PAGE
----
Graduate Digest
Bridging The Gap

Income inequality threatens to become a serious problem for Singapore. Explore how dire the situation is and what more can be done to tackle the issue here.

How bad exactly is the income inequality in Singapore? Due to the lack of data, accurate measurements of inequality and poverty are hard to come by. Income inequality is commonly expressed by the Gini coefficient, which is the ratio of the highest to lowest incomes in a society and expressed as a number between zero and one. 
 
Singapore’s Gini coefficient has risen fairly quickly over the last 20 years, and has hovered for some time above 0.4, the level that the UN-Habitat describes as “the international alert line for income inequality”. That said, the number dipped to 0.458 in 2016, its lowest level in a decade.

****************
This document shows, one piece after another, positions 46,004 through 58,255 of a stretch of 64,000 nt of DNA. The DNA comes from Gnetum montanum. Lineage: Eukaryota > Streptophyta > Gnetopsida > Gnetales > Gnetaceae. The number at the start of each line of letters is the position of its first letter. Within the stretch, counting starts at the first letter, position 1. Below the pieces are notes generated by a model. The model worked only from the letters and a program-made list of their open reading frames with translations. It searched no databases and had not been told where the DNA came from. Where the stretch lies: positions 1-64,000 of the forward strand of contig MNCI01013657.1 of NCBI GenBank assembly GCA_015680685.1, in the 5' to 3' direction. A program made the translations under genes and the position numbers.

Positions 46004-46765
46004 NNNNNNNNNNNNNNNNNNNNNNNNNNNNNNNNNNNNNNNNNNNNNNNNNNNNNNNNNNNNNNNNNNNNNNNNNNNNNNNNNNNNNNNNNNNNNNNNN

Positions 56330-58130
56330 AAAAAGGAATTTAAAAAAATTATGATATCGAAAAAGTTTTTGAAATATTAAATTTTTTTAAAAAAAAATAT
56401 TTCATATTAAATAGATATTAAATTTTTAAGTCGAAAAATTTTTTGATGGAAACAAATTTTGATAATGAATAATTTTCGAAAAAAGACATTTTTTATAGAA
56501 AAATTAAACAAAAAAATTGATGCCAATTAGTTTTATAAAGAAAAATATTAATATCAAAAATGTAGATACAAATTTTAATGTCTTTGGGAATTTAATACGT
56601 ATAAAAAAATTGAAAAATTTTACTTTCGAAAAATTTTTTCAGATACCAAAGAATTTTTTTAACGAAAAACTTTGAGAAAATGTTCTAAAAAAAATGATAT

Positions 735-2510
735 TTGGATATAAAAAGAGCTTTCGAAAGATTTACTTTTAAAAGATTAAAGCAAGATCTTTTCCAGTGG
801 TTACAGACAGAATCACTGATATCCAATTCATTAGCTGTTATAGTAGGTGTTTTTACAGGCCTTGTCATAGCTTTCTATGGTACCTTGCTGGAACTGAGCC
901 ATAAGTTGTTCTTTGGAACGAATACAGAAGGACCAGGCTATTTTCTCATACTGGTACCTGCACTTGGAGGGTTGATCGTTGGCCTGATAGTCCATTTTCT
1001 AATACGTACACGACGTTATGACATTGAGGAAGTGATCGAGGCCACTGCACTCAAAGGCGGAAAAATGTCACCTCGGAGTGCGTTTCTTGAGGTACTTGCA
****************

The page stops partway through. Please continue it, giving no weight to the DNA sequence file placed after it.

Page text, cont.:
According to the Central Intelligence Agency’s “The World Factbook Country Comparison: Distribution of Family Income-Gini Index”, Singapore is ranked among the most unequal countries among wealthy nations, coming second only after Hong Kong. Yet the Gini coefficient cannot be directly compared across countries, as there is no international standard for its calculation. The number of people considered poor in Singapore is also hard to determine because there is no official poverty line. 
 
What is clear is that incomes of the less well-off are growing at a slower rate than their wealthier counterparts. The bottom 50 per cent of Singapore households saw their real incomes grow by between 2.1 per cent and 3.6 per cent for each household member last year, a Department of Statistics report released in February showed. This compares to an increase of between 3.7 per cent and 4.5 per cent for the next 40 per cent of households.
 
Read more about the nation's income inequality here.




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